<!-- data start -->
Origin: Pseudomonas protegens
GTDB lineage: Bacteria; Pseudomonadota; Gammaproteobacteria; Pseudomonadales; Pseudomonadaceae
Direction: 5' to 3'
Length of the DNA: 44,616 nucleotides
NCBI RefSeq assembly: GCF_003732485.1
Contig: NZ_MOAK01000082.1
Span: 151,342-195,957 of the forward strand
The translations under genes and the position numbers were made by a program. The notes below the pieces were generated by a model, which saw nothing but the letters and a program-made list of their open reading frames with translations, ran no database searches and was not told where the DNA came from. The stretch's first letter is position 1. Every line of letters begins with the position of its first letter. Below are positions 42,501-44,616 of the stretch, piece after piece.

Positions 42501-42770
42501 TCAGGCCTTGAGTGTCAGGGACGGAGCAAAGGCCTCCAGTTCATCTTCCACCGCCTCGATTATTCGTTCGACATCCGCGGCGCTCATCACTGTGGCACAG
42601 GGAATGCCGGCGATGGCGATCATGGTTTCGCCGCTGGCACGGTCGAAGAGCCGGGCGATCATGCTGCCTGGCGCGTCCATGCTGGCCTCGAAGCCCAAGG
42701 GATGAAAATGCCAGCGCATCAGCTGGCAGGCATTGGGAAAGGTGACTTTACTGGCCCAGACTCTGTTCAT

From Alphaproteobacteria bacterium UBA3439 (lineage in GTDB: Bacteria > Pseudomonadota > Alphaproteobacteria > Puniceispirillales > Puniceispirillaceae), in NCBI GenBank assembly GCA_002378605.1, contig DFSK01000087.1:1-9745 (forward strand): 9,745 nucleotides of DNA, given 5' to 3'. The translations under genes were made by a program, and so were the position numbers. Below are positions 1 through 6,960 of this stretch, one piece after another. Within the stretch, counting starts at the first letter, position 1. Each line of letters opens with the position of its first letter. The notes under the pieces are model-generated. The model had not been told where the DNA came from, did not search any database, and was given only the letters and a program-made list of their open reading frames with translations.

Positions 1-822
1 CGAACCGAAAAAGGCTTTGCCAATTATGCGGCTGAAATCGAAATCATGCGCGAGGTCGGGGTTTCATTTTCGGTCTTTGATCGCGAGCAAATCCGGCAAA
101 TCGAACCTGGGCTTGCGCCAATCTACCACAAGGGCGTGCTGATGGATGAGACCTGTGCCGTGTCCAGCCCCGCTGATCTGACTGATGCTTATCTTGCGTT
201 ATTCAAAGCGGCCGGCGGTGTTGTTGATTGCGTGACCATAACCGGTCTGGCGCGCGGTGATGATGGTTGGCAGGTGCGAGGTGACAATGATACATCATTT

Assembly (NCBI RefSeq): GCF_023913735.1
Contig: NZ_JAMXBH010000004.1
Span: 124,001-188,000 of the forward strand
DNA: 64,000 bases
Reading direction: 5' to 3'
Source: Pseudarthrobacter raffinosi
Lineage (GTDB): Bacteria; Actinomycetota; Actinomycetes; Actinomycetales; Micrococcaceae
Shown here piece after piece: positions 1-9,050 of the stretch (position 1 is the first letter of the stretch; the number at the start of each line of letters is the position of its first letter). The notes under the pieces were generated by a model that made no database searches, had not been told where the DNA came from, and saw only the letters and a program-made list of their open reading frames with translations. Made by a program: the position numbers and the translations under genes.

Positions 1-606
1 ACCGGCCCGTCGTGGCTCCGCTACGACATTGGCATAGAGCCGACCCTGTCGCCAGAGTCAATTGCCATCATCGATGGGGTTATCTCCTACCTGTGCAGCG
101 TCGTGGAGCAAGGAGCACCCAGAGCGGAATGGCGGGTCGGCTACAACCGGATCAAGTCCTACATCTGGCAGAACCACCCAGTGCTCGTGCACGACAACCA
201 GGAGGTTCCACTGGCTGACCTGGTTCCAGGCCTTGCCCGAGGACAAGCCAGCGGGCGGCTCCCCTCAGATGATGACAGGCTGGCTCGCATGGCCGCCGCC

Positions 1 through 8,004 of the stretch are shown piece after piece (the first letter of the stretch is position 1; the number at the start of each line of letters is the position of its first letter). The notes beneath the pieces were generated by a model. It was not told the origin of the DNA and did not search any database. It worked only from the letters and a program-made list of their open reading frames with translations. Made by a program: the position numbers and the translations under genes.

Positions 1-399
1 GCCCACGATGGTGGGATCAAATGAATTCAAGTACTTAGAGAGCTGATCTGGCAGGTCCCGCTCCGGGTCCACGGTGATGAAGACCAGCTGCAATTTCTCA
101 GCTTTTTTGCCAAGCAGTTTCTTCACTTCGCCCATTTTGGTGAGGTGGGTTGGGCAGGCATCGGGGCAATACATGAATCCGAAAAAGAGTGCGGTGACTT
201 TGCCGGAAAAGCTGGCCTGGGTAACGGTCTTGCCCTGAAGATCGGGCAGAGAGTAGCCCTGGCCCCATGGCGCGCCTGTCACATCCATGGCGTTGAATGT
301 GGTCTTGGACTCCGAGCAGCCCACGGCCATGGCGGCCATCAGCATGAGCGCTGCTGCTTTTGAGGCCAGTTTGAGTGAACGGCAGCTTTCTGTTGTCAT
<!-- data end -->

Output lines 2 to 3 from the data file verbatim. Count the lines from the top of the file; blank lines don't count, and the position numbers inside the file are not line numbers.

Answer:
GTDB lineage: Bacteria; Pseudomonadota; Gammaproteobacteria; Pseudomonadales; Pseudomonadaceae
Direction: 5' to 3'